Guilt-free indulgence: Evonik launches low-calorie sugar substitute in Asia
Essen, Germany/Bangkok, Thailand. All the sweetness of sugar, but just half the calories: isomalt is a versatile substitute used in candies, chewing gum and other products. It is also suitable for diabetics. A joint venture between Evonik Industries and Thai company Rajburi Sugar, will be the first enterprise to manufacture isomalt in Asia. To this end, the partners have officially opened a demonstration plant in Ratchaburi (Thailand). The facility will employ a special, high-yield production process developed and patented by Evonik. Total investment is in the low single-digit million euro range.
As Christian Kullmann, Deputy Chairman of the Evonik Executive Board, explained at the commissioning ceremony: “Southeast Asia is an important growth market for Evonik. We aim to develop new markets with innovative products and solutions that truly benefit people. We are the first to manufacture the sugar substitute locally, and I am confident that we have a product with considerable potential.”
Dr. Sunthorn Arunanondchai, president and CEO of C.P. Land and chairman of Rajburi Sugar, said, “I am very pleased that Evonik, as one of the world's largest specialty chemical companies, will produce the sugar substitute isomalt together with Rajburi Sugar in Asia. The joint venture pools our competencies. We supply the raw material and will put all of our effort into marketing the product locally, while the innovative power of Evonik made the new demonstration plant possible in the first place.”
Rajburi Sugar is one of the key manufacturers of sugar in Thailand and for the entire region, and is increasingly engaged in producing low-calorie alternatives.
Demand for sugar substitutes is high in Asia, and incidence of diabetes and obesity is growing. Nearly one in ten Asians now suffers from type-2 diabetes, the most common form of the disease. Recent studies suggest this could double in the next 25 years. Consequently, there is a growing need for low-calorie foods, and confectionary manufacturers are increasingly turning to sugar-free products.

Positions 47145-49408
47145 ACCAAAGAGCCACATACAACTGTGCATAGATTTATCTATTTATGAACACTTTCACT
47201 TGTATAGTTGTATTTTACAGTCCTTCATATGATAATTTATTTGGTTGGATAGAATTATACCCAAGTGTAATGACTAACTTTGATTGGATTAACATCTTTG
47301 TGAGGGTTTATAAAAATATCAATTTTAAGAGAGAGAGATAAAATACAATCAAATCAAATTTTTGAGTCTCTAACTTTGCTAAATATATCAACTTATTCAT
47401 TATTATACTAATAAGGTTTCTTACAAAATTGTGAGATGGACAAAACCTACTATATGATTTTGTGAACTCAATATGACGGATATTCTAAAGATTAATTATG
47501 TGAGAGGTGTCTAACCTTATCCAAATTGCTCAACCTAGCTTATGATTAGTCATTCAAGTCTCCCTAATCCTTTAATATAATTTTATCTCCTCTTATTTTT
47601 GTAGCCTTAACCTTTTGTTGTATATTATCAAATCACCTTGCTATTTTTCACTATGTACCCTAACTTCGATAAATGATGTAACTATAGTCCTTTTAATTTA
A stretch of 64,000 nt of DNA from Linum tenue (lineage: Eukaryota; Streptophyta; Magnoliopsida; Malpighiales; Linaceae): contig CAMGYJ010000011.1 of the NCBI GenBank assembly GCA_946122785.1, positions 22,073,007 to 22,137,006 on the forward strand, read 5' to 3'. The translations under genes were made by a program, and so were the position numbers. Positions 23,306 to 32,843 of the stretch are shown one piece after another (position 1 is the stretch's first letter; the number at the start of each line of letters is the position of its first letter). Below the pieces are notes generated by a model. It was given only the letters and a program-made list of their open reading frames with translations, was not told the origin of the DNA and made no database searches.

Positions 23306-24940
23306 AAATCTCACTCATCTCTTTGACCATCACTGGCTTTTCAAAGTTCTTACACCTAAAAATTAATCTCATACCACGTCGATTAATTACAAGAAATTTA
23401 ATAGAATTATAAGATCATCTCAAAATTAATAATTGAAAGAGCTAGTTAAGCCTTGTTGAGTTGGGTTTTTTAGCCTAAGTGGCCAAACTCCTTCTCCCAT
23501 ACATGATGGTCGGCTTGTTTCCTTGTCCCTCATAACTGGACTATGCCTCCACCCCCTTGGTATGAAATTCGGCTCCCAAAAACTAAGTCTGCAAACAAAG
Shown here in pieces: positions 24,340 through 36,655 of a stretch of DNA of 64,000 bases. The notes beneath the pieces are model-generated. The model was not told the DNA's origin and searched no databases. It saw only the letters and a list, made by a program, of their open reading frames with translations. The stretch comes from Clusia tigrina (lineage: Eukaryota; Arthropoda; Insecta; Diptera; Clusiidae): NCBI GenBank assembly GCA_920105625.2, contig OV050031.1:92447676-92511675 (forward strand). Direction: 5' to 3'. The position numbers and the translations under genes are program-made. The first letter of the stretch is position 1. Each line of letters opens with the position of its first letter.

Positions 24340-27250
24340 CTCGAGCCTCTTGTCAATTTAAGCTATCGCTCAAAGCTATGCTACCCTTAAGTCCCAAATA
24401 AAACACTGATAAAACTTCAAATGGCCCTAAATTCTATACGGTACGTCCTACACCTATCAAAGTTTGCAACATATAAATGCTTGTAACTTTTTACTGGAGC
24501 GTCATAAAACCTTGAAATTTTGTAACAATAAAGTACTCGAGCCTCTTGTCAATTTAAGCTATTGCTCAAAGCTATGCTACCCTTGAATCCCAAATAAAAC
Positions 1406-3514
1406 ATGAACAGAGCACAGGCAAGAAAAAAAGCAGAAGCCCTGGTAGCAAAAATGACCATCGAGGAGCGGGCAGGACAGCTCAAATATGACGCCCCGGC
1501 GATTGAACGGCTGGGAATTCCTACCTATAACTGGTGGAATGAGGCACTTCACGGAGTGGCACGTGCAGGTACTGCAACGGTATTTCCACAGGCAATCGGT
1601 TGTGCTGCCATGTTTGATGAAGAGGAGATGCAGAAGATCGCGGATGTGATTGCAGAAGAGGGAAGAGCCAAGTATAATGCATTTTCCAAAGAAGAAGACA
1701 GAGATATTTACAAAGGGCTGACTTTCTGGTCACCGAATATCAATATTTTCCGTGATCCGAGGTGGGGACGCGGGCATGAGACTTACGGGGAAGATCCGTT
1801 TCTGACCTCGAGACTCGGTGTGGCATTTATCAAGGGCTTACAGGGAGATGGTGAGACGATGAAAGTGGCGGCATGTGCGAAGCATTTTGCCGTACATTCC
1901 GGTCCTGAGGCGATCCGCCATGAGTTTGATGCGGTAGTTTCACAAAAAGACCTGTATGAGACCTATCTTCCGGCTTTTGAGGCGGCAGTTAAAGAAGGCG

In contrast to other sugar substitutes, isomalt absorbs virtually no moisture from ambient air. Since it does not clump during manufacturing, or as an end product, sweets and other treats do not stick together – and therefore do not need to be packaged individually. Moreover, they fulfill consumers’ high expectations in terms of aesthetics and health. Isomalt is tooth-friendly and only has limited bioavailability, translating into fewer calories – and less guilt when being indulgent.
Against this background, researchers at Creavis, Evonik’s strategic innovation unit, have linked up with process technology specialists to streamline the conventional isomalt production process. The new method comprises fewer steps, and employs biotechnology to raise the isomalt yield. Dr. Ulrich Küsthardt, Chief Innovation Officer at Evonik, emphasizes: “The new approach is the result of our ability to innovate and collaborate. Creavis initiated a successful project – that required the unit to work closely with experts from Evonik’s operational segments and our Thai partner. The new demonstration plant is a further stepping stone towards establishing a new line of business based on advanced food ingredients.”
The activities of Advanced Food Ingredients focus on natural food ingredients with scientifically proven health benefits, and on formulation technologies for targeted drug delivery. The latter ensure that active pharmaceutical ingredients (APIs) are taken up at the right location within the human body, at the right time. By leveraging its expertise in this field, Evonik can offer its customers solutions for high-quality dietary supplements and functional foods that ensure competitive differentiation.
The isomalt manufactured at the plant in Ratchaburi will be marketed in Southeast Asia by Evonik’s Pharma & Food Ingredients Product Line and Rajburi Sugar under the brand name Risumalt® – and primarily for use in food and dietary supplements.